Our online mapping tool has been updated with new data showing counties that are at high risk of experiencing patient volumes that exceed their hospital capacity over the next 6 weeks. The maps show at risk counties for three different levels of social distancing and two levels of intensity of surge responses by hospitals. The estimates use Jeffrey Shaman and colleague’s models of disease spread and the estimates posted previously of how many critical care hospital beds can be made available under various assumptions of hospital responses to patient surges. A full description of the methods can be found |here|
As in prior posts, the mapping site is a work in progress and will be updated frequently.
We have been working as part of a multi-institution team to make county level estimates for the U.S. of the time until health systems are overwhelmed with patients. The analyses use a 28 day look forward window from 3/24/2020 and identify numerous counties where the health care system is expected to be overwhelmed; 28-day look forward analyses will be re-done weekly. Projections of time to health care systems being overwhelmed have been made for various levels of social distancing and various levels of intensity of hospital response to patient surges. A paper detailing all of the estimates will be uploaded to pre-press sites soon.
Our online mapping tool is currently displaying maps based on these analyses that show which counties are projected to experience patient volumes that exceed their hospital capacity over the next 28 days, under three scenarios: 1) no-social distancing and low intensity hospital response to patient surge; 2) no-social distancing and medium intensity hospital response to patient surge; and 3) no-social distancing and high intensity hospital response to patient surge. The estimates combine Jeffrey Shaman and colleague’s models of disease spread and the estimates posted previously of how many critical care hospital beds can be made available under various assumptions of hospital responses to patient surges.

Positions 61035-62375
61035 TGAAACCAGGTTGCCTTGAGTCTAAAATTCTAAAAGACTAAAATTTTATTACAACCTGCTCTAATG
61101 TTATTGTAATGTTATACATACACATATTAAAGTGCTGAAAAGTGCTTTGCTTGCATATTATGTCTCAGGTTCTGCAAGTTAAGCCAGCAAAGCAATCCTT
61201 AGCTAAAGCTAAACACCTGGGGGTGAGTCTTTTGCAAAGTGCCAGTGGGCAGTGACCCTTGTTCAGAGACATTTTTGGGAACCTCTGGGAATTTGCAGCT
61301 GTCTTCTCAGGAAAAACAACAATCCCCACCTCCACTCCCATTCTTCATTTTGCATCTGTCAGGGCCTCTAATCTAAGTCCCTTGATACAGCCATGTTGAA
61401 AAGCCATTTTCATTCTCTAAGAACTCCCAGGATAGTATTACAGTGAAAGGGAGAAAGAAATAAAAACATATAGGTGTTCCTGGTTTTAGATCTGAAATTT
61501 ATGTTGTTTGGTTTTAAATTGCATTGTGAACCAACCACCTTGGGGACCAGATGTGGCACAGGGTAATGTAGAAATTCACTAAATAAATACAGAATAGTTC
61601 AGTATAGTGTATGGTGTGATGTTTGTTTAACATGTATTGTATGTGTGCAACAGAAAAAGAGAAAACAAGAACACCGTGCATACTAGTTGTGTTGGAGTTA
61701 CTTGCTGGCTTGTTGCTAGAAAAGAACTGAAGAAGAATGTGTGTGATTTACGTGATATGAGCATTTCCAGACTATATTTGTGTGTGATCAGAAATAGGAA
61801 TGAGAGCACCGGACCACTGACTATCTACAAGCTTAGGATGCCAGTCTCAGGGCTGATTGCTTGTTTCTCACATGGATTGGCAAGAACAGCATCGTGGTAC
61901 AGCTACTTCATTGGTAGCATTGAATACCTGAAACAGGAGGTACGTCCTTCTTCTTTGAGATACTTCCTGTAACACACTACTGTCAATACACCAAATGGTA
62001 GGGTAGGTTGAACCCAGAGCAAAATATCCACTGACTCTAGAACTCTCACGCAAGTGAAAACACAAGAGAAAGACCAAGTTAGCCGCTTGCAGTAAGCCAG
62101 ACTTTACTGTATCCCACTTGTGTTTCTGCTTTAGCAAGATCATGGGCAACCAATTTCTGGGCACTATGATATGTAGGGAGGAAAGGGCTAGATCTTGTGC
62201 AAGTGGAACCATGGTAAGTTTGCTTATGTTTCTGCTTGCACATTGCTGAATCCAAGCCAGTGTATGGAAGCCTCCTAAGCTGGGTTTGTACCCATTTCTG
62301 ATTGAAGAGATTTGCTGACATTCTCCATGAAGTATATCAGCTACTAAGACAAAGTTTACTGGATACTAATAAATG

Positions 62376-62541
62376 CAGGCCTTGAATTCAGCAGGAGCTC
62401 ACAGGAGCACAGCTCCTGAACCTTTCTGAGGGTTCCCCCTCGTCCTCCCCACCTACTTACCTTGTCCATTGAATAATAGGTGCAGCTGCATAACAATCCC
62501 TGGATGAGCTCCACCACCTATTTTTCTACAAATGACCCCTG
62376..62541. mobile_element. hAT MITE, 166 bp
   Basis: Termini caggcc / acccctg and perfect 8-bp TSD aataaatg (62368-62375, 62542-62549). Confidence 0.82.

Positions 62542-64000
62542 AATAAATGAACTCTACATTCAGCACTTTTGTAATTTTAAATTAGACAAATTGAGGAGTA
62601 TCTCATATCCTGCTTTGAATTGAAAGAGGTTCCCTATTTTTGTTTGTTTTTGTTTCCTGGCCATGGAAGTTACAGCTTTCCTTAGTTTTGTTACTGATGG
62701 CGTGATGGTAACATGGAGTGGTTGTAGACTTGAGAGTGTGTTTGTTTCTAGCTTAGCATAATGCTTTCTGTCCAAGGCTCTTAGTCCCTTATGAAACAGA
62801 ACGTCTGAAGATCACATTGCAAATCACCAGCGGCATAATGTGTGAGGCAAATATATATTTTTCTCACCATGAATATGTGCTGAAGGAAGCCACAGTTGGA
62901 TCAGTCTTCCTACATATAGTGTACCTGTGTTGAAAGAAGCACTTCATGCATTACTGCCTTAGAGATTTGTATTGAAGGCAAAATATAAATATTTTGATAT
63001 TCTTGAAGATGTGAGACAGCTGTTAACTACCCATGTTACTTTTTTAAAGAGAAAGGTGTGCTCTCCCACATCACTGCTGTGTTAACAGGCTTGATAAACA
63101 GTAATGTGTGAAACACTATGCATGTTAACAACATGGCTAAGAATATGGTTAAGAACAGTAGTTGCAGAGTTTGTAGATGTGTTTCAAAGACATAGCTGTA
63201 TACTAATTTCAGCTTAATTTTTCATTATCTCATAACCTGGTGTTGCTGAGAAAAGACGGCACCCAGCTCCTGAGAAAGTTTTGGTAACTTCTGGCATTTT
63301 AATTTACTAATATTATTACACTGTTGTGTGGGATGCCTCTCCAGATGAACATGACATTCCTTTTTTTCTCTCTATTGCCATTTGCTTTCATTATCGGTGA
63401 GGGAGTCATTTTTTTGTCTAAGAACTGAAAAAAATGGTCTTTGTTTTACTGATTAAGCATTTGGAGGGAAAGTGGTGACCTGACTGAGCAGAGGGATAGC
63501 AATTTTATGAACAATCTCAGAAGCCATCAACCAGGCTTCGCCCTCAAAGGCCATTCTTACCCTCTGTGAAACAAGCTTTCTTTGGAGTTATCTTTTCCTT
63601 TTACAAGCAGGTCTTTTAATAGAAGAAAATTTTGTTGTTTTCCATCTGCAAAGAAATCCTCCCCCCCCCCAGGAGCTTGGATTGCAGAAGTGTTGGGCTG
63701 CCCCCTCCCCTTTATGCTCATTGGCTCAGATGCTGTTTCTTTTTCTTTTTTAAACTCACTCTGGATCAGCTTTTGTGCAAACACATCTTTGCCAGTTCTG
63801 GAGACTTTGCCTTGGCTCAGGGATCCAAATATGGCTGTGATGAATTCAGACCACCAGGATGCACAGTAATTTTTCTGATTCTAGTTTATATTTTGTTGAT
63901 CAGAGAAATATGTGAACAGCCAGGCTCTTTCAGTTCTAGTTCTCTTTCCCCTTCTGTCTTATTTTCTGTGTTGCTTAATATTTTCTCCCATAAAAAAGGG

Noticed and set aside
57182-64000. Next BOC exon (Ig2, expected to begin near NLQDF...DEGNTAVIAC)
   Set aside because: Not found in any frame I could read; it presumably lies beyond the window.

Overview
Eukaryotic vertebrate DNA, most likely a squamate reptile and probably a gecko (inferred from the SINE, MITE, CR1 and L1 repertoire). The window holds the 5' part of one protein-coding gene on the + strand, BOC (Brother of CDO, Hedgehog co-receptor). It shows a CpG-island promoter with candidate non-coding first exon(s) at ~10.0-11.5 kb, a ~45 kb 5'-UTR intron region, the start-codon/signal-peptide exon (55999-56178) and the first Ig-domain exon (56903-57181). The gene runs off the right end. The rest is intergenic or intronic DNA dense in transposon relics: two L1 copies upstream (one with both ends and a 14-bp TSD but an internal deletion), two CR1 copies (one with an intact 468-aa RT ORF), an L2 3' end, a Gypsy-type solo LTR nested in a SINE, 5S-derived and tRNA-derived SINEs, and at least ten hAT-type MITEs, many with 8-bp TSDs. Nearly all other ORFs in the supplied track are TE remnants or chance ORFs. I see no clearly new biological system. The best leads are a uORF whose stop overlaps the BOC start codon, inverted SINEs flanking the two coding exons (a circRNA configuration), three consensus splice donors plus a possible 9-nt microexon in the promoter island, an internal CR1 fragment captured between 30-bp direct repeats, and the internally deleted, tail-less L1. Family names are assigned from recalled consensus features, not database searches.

As in prior posts, the mapping site is a work in progress and will be updated frequently.
Time to patient demand exceeding hospital capacity: 28 day look forward from 3/24/20, no social distancing and a medium surge response
Our geographer extraordinaire, James Quinn, built a new version of our interactive mapping tool for severe COVID-19. The map depicts populations at high risk of severe COVID-19 due to older age or underlying health conditions, the availability of ICU beds and the ratios of high risk populations to ICU beds. The interactive mapping tool is here. This is an ongoing project and we will keep updating the maps with new data and features as the pandemic continues.
We have continued our partnership with PolicyMap.Com and they created us an interactive mapping widget that shows the data on populations at risk of severe COVID-19. The at risk populations we mapped are: the number of people 65 years and older; number of people 75 years and older; the numbers of people with underlying chronic conditions linked to severe COVID-19 disease; and the number of hospital beds (note that at any given time in the U.S. about 66% of beds are occupied by patients).
We have continued to work with Policymap.com‘s excellent data portal tool to map populations at risk of severe COVID-19. Our prior post is here. The map below shows Counties in purple with high numbers of adults 65 years or older and low availability of hospital beds. High numbers of adults 65 years or older was defined as more the U.S. median across counties (greater than 4,698 people) and low availability was defined as less than the median number of hospital beds (<49 beds). Population counts are from the Census Bureau for 2014-2018 and counts of hospital beds are from the Health Resources and Services Administration (HRSA) for 2016.